By Bill Kovarik
As a very young news reporter in Washington DC in 1979, I was invited to one of those think tank “luncheons” where everyone chatted amiably about world oil reserves and the imminent collapse of the Persian Gulf.
Not surprisingly, all the speakers agreed that a shut-down of the Persian Gulf would be catastrophic and must be prevented at all costs. That is, all the speakers except one smiling Venezuelan named Alirio Parra, who was then oil minister. The bottom line was: Don’t worry. Venezuela has more oil in the eastern Orinoco than all the Middle East. And, he strongly implied, your petroleum geologists should be more honest with you.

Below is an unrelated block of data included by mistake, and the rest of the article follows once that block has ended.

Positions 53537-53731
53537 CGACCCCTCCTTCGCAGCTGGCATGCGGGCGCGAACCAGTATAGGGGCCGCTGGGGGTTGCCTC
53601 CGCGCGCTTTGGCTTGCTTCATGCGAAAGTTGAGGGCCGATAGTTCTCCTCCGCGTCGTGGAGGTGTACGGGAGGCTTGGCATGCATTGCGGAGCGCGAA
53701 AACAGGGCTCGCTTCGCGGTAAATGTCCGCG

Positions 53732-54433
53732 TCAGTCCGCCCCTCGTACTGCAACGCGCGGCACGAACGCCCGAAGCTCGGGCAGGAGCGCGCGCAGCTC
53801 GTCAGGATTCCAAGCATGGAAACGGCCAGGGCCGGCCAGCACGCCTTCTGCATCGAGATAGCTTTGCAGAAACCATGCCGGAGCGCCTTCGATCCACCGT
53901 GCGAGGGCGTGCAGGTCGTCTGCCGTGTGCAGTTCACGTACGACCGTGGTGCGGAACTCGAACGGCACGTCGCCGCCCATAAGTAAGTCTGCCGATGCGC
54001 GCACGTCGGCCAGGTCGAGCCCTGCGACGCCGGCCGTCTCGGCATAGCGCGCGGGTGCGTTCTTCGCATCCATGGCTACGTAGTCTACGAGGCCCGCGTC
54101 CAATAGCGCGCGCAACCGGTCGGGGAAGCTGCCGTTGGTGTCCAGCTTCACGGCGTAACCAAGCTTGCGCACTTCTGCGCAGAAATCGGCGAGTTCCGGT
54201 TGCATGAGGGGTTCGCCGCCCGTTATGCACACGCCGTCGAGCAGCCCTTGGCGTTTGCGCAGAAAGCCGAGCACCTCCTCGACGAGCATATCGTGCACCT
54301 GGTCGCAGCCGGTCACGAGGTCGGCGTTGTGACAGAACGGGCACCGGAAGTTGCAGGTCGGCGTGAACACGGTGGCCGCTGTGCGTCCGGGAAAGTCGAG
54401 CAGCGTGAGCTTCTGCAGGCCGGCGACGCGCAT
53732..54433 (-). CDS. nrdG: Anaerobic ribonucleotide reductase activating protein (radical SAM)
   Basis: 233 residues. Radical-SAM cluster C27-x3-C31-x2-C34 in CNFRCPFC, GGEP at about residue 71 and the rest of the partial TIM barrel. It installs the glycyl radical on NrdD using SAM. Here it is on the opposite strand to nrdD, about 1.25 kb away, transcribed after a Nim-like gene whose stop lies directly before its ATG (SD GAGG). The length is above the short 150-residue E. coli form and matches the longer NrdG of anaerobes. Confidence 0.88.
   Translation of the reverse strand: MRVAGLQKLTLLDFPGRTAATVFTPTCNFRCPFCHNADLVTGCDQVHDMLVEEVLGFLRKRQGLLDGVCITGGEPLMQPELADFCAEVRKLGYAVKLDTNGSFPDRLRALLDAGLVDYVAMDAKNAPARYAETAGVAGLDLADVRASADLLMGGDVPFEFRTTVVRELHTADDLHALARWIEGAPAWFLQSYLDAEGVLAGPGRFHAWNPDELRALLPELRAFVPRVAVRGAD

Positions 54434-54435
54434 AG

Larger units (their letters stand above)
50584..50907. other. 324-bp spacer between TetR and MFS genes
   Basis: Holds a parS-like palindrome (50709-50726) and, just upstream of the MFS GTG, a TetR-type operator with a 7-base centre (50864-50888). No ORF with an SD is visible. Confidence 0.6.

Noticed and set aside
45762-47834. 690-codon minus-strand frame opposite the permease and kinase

I remember the shouts of outrage from the assembled policy wonks, one of whom yelled that there was “a journalist here” in the same tone that a Victorian preacher might caution: “ladies present.”